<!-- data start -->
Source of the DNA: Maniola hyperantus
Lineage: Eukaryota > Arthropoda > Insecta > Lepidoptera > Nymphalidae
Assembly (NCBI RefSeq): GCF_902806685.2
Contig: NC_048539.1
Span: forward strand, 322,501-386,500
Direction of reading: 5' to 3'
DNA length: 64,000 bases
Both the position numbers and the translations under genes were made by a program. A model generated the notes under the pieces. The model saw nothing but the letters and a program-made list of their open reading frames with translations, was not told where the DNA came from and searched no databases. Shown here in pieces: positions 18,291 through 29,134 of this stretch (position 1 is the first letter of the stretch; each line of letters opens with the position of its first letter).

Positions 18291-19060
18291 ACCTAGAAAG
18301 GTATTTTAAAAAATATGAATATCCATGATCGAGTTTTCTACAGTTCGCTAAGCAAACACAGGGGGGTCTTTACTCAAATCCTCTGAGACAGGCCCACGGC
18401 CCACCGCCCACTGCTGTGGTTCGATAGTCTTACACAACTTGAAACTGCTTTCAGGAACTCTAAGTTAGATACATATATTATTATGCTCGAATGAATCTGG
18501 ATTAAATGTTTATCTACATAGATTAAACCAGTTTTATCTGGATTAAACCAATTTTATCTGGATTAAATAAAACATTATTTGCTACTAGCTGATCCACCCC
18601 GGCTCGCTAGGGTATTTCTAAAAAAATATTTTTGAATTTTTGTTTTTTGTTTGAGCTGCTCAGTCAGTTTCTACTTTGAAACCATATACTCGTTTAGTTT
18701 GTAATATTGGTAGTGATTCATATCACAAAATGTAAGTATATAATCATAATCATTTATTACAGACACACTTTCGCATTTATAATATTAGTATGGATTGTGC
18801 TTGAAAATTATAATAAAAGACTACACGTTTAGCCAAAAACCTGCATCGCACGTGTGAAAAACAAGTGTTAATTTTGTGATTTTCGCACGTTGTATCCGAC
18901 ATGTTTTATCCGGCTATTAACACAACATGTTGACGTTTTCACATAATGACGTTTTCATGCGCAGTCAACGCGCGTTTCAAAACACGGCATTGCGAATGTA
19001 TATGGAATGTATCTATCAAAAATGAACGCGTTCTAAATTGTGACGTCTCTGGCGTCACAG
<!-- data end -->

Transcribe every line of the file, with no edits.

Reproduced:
Source of the DNA: Maniola hyperantus
Lineage: Eukaryota > Arthropoda > Insecta > Lepidoptera > Nymphalidae
Assembly (NCBI RefSeq): GCF_902806685.2
Contig: NC_048539.1
Span: forward strand, 322,501-386,500
Direction of reading: 5' to 3'
DNA length: 64,000 bases
Both the position numbers and the translations under genes were made by a program. A model generated the notes under the pieces. The model saw nothing but the letters and a program-made list of their open reading frames with translations, was not told where the DNA came from and searched no databases. Shown here in pieces: positions 18,291 through 29,134 of this stretch (position 1 is the first letter of the stretch; each line of letters opens with the position of its first letter).

Positions 18291-19060
18291 ACCTAGAAAG
18301 GTATTTTAAAAAATATGAATATCCATGATCGAGTTTTCTACAGTTCGCTAAGCAAACACAGGGGGGTCTTTACTCAAATCCTCTGAGACAGGCCCACGGC
18401 CCACCGCCCACTGCTGTGGTTCGATAGTCTTACACAACTTGAAACTGCTTTCAGGAACTCTAAGTTAGATACATATATTATTATGCTCGAATGAATCTGG
18501 ATTAAATGTTTATCTACATAGATTAAACCAGTTTTATCTGGATTAAACCAATTTTATCTGGATTAAATAAAACATTATTTGCTACTAGCTGATCCACCCC
18601 GGCTCGCTAGGGTATTTCTAAAAAAATATTTTTGAATTTTTGTTTTTTGTTTGAGCTGCTCAGTCAGTTTCTACTTTGAAACCATATACTCGTTTAGTTT
18701 GTAATATTGGTAGTGATTCATATCACAAAATGTAAGTATATAATCATAATCATTTATTACAGACACACTTTCGCATTTATAATATTAGTATGGATTGTGC
18801 TTGAAAATTATAATAAAAGACTACACGTTTAGCCAAAAACCTGCATCGCACGTGTGAAAAACAAGTGTTAATTTTGTGATTTTCGCACGTTGTATCCGAC
18901 ATGTTTTATCCGGCTATTAACACAACATGTTGACGTTTTCACATAATGACGTTTTCATGCGCAGTCAACGCGCGTTTCAAAACACGGCATTGCGAATGTA
19001 TATGGAATGTATCTATCAAAAATGAACGCGTTCTAAATTGTGACGTCTCTGGCGTCACAG